Harbin, capital of China's northernmost province Heilongjiang boasts a repository of some amazing old Russian architecture. That makes it worth a visit anytime of the year, but it's in winter that the city really comes alive.
As the mercury dips to -30˚C, the tourists arrive. In the main, they come to see the world-renowned Ice Festival, though there's more on offer than frozen sculptures...
8:30am: Start with the buffet breakfast at the Modern Hotel. Like most breakfasts in the north, this one is hearty and features loads of kimchi. Granted, the hotel has seen better days, yet it can't be beat for history. Built in 1906, it was the place to stay for European style and luxury back in the early part of the century when there were more foreigners living in Harbin than Chinese and the city held the Paris of the Orient crown.
9:30am: Wrap up warmly (down clothing and thermals are de rigueur here) and venture into the cold. Take a taxi across the Songhua River to Sun Island International Snow Sculpture Art Fair, now in its 20th year. The huge sculptures hewn into cliffs of snow must be seen during daylight hours as this is the only park that closes at 5pm.
Midday: Head back into town and duck into the warmth of Cafe Russia 1914. Hearty Russian sausages and cabbage rolls should help you stave off the cold in the afternoon.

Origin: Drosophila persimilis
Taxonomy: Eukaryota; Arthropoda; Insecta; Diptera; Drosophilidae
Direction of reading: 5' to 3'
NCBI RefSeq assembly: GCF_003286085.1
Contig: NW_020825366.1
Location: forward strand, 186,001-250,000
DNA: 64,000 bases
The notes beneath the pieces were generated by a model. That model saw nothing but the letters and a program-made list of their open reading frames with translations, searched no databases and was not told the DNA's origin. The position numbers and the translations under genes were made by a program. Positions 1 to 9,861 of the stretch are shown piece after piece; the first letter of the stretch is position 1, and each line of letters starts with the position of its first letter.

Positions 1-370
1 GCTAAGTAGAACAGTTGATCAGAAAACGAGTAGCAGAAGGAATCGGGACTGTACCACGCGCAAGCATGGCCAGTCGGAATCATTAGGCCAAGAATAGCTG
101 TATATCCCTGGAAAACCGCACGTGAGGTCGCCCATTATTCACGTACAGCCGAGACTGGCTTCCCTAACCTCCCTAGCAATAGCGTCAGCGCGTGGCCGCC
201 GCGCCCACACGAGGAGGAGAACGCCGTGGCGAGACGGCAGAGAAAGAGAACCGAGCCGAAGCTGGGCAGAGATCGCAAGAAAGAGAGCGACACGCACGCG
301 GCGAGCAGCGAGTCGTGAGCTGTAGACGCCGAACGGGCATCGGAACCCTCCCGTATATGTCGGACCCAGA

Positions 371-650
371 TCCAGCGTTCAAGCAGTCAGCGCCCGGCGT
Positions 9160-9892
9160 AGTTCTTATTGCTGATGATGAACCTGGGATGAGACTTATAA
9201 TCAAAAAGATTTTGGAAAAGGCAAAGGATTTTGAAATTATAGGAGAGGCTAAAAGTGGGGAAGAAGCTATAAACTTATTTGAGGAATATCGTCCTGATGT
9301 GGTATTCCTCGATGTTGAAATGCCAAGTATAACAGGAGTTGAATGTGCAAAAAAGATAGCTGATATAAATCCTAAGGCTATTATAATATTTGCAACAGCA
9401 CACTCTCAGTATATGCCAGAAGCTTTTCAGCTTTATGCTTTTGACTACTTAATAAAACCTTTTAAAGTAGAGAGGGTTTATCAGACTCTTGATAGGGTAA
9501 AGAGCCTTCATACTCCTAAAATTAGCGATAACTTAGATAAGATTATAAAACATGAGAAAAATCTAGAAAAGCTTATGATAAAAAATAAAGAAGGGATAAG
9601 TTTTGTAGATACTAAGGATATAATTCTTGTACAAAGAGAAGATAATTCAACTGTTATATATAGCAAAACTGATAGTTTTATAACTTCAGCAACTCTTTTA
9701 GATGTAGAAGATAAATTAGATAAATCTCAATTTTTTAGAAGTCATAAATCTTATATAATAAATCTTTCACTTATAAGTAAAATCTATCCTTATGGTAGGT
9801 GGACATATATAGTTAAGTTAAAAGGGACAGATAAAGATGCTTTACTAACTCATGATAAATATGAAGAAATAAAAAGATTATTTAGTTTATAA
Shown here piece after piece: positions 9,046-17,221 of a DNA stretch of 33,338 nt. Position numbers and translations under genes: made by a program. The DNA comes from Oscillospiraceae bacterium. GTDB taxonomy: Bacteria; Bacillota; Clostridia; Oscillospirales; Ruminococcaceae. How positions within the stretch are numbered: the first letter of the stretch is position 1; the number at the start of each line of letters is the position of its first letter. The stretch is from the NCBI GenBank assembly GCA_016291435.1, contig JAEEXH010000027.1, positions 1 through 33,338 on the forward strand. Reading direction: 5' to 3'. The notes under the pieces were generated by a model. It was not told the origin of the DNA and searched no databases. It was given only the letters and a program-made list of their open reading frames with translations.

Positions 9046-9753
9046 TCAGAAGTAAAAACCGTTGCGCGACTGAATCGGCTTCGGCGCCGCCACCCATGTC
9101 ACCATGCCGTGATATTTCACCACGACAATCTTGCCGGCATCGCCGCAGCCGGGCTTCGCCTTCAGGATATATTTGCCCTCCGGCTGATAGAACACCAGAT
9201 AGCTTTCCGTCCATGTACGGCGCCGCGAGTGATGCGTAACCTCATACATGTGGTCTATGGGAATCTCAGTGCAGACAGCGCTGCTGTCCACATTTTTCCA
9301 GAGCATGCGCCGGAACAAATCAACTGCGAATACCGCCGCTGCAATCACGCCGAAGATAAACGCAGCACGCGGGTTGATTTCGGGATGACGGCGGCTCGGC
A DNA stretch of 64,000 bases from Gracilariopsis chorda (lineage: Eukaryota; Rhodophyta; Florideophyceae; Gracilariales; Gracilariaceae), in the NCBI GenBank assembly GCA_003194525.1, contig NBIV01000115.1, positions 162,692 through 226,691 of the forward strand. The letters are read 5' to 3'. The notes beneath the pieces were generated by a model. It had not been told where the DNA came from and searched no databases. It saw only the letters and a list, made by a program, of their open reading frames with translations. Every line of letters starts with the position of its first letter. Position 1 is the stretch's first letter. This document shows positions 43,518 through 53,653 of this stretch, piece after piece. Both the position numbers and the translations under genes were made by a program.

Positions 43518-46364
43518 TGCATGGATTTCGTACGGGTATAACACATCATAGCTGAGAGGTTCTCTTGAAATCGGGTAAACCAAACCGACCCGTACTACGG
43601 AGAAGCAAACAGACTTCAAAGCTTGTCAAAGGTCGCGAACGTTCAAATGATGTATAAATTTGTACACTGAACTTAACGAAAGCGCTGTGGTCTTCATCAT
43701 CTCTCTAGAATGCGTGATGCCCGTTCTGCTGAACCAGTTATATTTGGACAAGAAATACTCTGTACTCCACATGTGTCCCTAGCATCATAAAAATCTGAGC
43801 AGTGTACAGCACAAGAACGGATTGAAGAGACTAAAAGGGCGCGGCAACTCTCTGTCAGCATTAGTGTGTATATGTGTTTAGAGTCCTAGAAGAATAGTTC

2:45pm: Zhaolin Park, in the city center, is the smallest and cheapest of the three winter sites and the venue of the annual Ice Lantern Festival. With amusement park rides set among long ice slides it aims to provide fun for all the family. After 4pm the lights inside the ice sculptures are slowly turned on bathing them in kaleidoscopic fluorescence. The park is also home to the international ice sculpture competition, attracting teams from all over the world. Each creates its art from a square block of ice around two meters in size.
5pm: As evening falls, head for Snow & Ice World across the river. This is the largest and most commercial of the sites. The sheer scale cannot fail to impress. Hunks of ice, usually hauled from the nearby Songhua River, are built into brightly lit structures that tower into the sky. For RMB 60, you can tour this wonderland by horse-drawn sleigh. You can also try your hand at skiing or take an ice bike for a spin.
8pm: For dinner, visit a branch of the Lao Chang Spring Pancake restaurant, which offers a basic English menu for those who can't read Chinese. Roll the pancakes with meat, spring onions and hoisin sauce for a Chinese-style fajita.
9pm: Wander along Zhongyang Dajie, which is lined with European-style architecture. The shops on this pedestrian street sell Russian chocolates and must-have fur hats. At the end of the street, you'll find the frozen Songhua River where locals gather in the evening. Here, enormous slides hurtle people across the icy river-which is as good a way as any to end a day in Harbin.
(That's Beijing January 9, 2008)